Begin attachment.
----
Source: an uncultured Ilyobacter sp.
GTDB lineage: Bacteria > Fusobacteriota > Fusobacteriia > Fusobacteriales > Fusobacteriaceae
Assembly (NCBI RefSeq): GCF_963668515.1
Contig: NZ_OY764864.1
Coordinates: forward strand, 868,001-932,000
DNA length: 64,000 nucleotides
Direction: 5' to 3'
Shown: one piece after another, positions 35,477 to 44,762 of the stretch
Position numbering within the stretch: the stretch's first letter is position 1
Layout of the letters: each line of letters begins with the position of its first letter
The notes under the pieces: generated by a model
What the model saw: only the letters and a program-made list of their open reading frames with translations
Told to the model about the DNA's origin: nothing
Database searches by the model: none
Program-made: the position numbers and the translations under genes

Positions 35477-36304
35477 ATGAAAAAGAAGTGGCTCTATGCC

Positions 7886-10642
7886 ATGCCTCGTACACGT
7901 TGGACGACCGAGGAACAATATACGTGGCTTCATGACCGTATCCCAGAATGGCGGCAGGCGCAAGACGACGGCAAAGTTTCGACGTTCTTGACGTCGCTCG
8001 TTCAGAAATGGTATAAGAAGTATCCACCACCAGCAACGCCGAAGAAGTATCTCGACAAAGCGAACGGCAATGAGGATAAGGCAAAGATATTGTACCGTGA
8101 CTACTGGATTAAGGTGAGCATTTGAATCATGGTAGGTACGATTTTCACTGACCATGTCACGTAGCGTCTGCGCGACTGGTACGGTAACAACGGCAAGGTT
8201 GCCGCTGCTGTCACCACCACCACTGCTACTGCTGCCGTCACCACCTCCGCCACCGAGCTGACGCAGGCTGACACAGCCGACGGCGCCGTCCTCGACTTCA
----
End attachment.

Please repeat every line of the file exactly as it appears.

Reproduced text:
Source: an uncultured Ilyobacter sp.
GTDB lineage: Bacteria > Fusobacteriota > Fusobacteriia > Fusobacteriales > Fusobacteriaceae
Assembly (NCBI RefSeq): GCF_963668515.1
Contig: NZ_OY764864.1
Coordinates: forward strand, 868,001-932,000
DNA length: 64,000 nucleotides
Direction: 5' to 3'
Shown: one piece after another, positions 35,477 to 44,762 of the stretch
Position numbering within the stretch: the stretch's first letter is position 1
Layout of the letters: each line of letters begins with the position of its first letter
The notes under the pieces: generated by a model
What the model saw: only the letters and a program-made list of their open reading frames with translations
Told to the model about the DNA's origin: nothing
Database searches by the model: none
Program-made: the position numbers and the translations under genes

Positions 35477-36304
35477 ATGAAAAAGAAGTGGCTCTATGCC

Positions 7886-10642
7886 ATGCCTCGTACACGT
7901 TGGACGACCGAGGAACAATATACGTGGCTTCATGACCGTATCCCAGAATGGCGGCAGGCGCAAGACGACGGCAAAGTTTCGACGTTCTTGACGTCGCTCG
8001 TTCAGAAATGGTATAAGAAGTATCCACCACCAGCAACGCCGAAGAAGTATCTCGACAAAGCGAACGGCAATGAGGATAAGGCAAAGATATTGTACCGTGA
8101 CTACTGGATTAAGGTGAGCATTTGAATCATGGTAGGTACGATTTTCACTGACCATGTCACGTAGCGTCTGCGCGACTGGTACGGTAACAACGGCAAGGTT
8201 GCCGCTGCTGTCACCACCACCACTGCTACTGCTGCCGTCACCACCTCCGCCACCGAGCTGACGCAGGCTGACACAGCCGACGGCGCCGTCCTCGACTTCA